In a recent interview with The New Yorker, President Barack Obama stated that his previous stance on individual states' rights concerning marriage equality was wrong, and he now believes that same-sex marriage is protected in all fifty states by the U.S. Constitution.
When asked by writer Jeffrey Toobin to pick his best Supreme Court decision of his career, the president chose the silence of the Supreme Court on same-sex marriage.
"In some ways, the decision that was just handed down to not do anything about what states are doing on same-sex marriage may end up being as consequential - from my perspective, a positive sense - as anything that's been done," Obama said.
"Because I think it really signals that although the Court was not quite ready - it didn't have sufficient votes to follow Loving v. Virginia (the 1967 court decision ruling that states could no longer ban interracial marriage) and go ahead and indicate an equal-protection right across the board - it was a consequential and powerful signal of the changes that have taken place in society and that the law is having to catch up," he continued.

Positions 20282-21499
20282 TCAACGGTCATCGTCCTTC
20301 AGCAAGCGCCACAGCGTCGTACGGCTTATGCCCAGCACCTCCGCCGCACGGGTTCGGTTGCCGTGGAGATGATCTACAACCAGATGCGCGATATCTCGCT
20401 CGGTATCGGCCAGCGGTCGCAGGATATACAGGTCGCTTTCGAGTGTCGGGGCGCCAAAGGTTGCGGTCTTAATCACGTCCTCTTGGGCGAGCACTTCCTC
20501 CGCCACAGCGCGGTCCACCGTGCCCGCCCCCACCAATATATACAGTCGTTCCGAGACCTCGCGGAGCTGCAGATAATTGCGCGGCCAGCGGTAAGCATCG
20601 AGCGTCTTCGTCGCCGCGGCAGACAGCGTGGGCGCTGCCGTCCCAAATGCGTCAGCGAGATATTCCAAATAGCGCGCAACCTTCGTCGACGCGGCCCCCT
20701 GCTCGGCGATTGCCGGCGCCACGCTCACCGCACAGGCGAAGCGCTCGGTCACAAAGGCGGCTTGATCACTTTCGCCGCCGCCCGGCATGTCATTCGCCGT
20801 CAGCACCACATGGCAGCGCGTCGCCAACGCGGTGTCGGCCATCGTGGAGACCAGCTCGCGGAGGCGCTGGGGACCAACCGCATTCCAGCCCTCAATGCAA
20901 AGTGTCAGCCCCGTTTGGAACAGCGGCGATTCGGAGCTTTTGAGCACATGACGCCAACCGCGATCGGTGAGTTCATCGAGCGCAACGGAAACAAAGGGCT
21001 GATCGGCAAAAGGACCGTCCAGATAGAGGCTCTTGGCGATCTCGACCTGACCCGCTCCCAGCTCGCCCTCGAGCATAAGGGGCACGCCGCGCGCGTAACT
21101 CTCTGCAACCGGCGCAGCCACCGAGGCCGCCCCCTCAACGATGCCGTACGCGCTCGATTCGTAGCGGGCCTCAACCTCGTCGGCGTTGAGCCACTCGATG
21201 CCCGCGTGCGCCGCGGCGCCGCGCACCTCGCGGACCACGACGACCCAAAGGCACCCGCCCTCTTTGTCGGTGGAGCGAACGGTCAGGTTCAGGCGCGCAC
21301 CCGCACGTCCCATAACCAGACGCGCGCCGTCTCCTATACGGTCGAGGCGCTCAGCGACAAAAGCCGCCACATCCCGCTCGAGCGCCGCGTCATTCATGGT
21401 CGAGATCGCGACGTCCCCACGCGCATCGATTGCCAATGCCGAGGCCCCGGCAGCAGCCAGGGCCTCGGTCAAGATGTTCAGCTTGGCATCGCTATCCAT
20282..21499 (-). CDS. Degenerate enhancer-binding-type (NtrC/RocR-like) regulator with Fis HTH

In 2008, Obama first stated his stance on gay marriage while running for president at the Saddleback Presidential Forum. "I believe that marriage is the union between a man and a woman. Now, for me as a Christian - for me - for me as a Christian, it is also a sacred union. God's in the mix." He even went on to say that he was not in favor of gay marriage in an interview with MTV during that same year.
But the president's stance has since changed to acceptance of same-sex marriage, as he stated in an 2012 interview with Robin Roberts of ABC News. This most recent change of heart marks an even further stray from his original beliefs trotted out during his presidential campaign.
"Ultimately, I think the Equal Protection Clause does guarantee same-sex marriage in all fifty states," the president stated in the Toobin interview.
"And what you're seeing is, I think, states working through this issue - in fits and starts, all across the country," he continues. "Different communities are arriving at different conclusions, at different times. And I think that's a healthy process and a healthy debate. And I continue to believe that this is an issue that is gonna be worked out at the local level, because historically, this has not been a federal issue, what's recognized as a marriage."